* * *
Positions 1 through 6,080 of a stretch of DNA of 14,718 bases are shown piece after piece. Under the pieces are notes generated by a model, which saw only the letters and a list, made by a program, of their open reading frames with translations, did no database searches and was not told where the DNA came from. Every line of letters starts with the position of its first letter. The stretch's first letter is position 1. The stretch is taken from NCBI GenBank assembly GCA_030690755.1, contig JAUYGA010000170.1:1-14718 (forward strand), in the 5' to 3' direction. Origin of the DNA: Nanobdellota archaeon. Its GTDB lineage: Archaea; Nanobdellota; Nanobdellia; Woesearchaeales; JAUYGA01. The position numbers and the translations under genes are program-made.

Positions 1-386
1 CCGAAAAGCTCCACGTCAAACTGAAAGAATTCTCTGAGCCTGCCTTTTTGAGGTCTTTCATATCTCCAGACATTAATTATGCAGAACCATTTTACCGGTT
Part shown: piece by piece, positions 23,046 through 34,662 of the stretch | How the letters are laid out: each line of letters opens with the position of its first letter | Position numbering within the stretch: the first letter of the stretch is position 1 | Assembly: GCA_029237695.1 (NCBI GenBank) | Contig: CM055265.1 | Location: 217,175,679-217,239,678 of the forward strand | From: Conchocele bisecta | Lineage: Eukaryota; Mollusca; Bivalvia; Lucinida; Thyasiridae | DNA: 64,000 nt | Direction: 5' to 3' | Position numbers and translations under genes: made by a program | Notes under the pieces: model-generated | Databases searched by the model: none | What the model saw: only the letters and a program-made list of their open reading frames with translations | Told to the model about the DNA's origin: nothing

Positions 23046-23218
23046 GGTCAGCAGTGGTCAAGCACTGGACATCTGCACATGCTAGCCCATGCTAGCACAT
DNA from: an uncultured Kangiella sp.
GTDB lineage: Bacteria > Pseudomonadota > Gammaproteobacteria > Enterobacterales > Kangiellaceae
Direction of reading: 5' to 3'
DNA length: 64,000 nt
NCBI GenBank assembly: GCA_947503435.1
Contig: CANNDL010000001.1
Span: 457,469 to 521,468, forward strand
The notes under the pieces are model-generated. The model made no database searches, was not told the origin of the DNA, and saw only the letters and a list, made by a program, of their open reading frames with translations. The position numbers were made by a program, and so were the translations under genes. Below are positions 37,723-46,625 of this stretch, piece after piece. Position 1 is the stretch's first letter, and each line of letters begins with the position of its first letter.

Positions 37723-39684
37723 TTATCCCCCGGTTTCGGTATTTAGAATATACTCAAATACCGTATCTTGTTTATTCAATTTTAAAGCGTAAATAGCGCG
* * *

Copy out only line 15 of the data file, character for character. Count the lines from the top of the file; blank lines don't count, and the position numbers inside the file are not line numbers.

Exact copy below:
Positions 37723-39684